Collaborating to Protect the Supply Chain from Counterfeiters - Pharmaceutical Technology

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Collaborating to Protect the Supply Chain from Counterfeiters
Adeline Siew PharmTech speaks to Lynne Byers and Brian Johnson about Rx-360's initiatives to protect patient safety.


Pharmaceutical Technology
Volume 36, Issue 12

PharmTech: What would you identify as the key provisions on the EU FMD or the US FDASIA in addressing supply-chain security? How can regulators better harmonize efforts globally?


Brian Johnson
Byers: In terms of improving supply-chain security, the key provisions of the FMD are as follows. All active substances, or APIs imported into the EU, will be required to be manufactured in compliance with GMP equivalent to those of the EU by Jan. 2, 2013. Written confirmation of compliance with this requirement, which will be issued by an authority in the exporting country, will need to accompany all active substances imported into the EU as of July 2, 2013. Exporting countries may apply for an exemption to these rules, but no country has been granted an exemption to date. In exceptional circumstances, and where necessary to ensure the availability of medicinal products, if the API manufacturing facility has an EU GMP certificate, then a member state may waive the requirement for written confirmation for a period not exceeding the validity of the GMP certificate. Member states that make use of the possibility of such waiver shall communicate this to the European Commission. The first country has just been granted an exemption from the written confirmation requirements—Switzerland. The process, which is to be used by each member state's regulatory authority, has not yet been communicated. In terms of regulators working more closely together, the mutual recognition of inspection reports is encouraged because this will help regulators to inspect more facilities.

Johnson: Collectively, the recent legislation in the US and EU will help enhance supply-chain security but we need similar legislative initiatives in other regions of the world to level the playing field. Our supply chains are complex and global, and because the weakest link is what criminals will exploit, global harmonization is critical. We are heading in the right direction with initiatives by regulators to collaborate on auditing, information sharing, and risk analysis. Other stakeholders are collaborating through organizations such as Pharmaceutical Cargo Security Coalition (PCSC), Pharmaceutical Security Institute (PSI), and Rx–360. It is hard to single out specific provisions of legislation, regulations, or efforts by specific organizations because they all contribute in different ways and attack different aspects of the problem. The key will be continued collaboration and avoiding working in silos, which we tend to do sometimes.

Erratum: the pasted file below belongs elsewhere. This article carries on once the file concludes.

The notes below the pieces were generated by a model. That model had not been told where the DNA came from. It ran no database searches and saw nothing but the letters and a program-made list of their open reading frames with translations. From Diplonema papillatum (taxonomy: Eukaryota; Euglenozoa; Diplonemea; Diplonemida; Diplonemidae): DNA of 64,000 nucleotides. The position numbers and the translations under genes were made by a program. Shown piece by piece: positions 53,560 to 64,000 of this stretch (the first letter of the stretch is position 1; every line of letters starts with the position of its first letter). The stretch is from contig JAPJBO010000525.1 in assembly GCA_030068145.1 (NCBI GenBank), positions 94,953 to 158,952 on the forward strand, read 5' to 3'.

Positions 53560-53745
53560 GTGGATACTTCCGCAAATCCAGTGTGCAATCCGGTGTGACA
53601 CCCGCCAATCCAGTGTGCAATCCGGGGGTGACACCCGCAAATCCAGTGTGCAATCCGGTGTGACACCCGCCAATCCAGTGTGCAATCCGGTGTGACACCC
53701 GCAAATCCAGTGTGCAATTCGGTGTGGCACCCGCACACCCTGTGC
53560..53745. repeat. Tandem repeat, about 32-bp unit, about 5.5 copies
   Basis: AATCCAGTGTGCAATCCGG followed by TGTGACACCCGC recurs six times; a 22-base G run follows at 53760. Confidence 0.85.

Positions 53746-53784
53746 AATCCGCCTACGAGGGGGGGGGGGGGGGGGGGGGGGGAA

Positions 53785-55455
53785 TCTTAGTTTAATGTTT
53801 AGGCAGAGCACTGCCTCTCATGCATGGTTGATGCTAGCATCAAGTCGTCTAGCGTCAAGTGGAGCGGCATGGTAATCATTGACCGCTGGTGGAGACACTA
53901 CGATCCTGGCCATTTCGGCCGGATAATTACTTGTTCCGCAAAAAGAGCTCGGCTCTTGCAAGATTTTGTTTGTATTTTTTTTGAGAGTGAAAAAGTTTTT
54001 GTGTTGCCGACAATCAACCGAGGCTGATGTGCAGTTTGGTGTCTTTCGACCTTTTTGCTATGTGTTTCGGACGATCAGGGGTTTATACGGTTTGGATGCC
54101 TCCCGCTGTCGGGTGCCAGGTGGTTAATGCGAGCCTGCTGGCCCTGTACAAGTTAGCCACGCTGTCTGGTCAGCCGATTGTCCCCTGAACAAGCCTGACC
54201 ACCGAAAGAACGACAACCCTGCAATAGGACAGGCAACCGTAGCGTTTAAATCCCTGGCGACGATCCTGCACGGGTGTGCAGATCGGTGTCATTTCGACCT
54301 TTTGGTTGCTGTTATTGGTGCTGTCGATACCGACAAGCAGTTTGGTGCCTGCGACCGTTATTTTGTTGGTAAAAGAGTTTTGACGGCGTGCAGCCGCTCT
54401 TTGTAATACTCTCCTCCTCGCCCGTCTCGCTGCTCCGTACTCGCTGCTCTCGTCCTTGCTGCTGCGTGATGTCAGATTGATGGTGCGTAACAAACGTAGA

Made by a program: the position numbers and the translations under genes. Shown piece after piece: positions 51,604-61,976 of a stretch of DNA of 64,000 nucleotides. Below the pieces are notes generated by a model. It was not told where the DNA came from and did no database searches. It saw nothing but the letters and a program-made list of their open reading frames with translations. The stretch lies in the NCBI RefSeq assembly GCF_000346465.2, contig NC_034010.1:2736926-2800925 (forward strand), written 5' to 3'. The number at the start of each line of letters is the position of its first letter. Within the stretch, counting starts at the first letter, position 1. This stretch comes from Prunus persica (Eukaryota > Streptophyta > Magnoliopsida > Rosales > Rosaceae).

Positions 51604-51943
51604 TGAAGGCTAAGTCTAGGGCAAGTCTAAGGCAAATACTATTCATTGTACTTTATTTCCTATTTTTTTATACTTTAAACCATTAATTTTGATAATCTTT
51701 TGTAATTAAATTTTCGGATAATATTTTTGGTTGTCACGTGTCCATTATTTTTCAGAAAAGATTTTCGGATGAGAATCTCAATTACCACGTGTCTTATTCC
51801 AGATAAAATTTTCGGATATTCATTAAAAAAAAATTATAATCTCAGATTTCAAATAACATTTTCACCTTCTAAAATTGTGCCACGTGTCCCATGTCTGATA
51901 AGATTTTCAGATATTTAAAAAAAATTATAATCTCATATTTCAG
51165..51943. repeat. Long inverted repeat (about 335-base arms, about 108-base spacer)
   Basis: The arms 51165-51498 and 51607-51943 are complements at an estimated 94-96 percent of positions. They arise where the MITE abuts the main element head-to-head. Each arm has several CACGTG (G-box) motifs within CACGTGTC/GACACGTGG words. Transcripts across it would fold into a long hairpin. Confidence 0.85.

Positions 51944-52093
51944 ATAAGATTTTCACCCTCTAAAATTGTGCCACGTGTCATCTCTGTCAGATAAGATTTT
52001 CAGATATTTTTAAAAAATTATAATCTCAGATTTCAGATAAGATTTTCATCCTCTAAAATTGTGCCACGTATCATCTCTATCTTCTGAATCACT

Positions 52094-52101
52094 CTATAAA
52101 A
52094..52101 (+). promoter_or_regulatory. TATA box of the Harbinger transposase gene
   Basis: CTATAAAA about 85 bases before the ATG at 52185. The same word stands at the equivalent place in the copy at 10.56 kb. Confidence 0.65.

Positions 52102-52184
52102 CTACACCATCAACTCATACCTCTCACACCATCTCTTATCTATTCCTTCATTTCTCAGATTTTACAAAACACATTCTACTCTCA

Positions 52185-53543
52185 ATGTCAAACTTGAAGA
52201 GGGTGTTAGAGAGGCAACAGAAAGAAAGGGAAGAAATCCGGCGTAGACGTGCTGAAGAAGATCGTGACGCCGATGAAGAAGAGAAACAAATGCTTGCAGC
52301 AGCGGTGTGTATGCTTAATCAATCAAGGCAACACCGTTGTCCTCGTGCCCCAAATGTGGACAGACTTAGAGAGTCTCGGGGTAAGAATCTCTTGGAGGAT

PharmTech: Could you provide an update on Rx–360's initiatives and activities thus far in 2012 and its focus of activity for 2013?

Byers: Firstly, as a consortium, we are enhancing and facilitating joint and shared audits. Both audit programs are operational following a period of piloting. Secondly, we are also addressing a broader range of supply-chain security topics. A new supply-chain security group was established and has developed and shared best practice documents. Thirdly, we are actively engaging regulators and educating legislators. In terms of communications, we have organized webinars around many Rx–360 initiatives. We have also produced 326 news flash reports and process for industry wide messaging, 90 summaries of proposed or passed regulation or legislation with an average time to publish between 6–10 days, 16 newsletters and conducted 4 open meetings.

For 2013, we have targets to increase membership in all categories and to continue to work on our priorities of the audit programs, supply-chain security and analysis, and swift dissemination of supply-chain security information.

PharmTech: To date, what are the three biggest achievements accomplished by Rx–360?

Byers: I would say that our three biggest achievements are: global collaboration between manufacturers and suppliers within the organization; a positive opinion from the Federal Trade Commission (FTC) that the audit programs, if operated as described to the FTC, are unlikely to breach US anti-trust laws; and our ability to pull together world experts to work on a problem within a tight timeframe (e.g., following the tsunami in Japan).


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FDASIA was signed into law two years ago. Where has the most progress been made in implementation?
Reducing drug shortages
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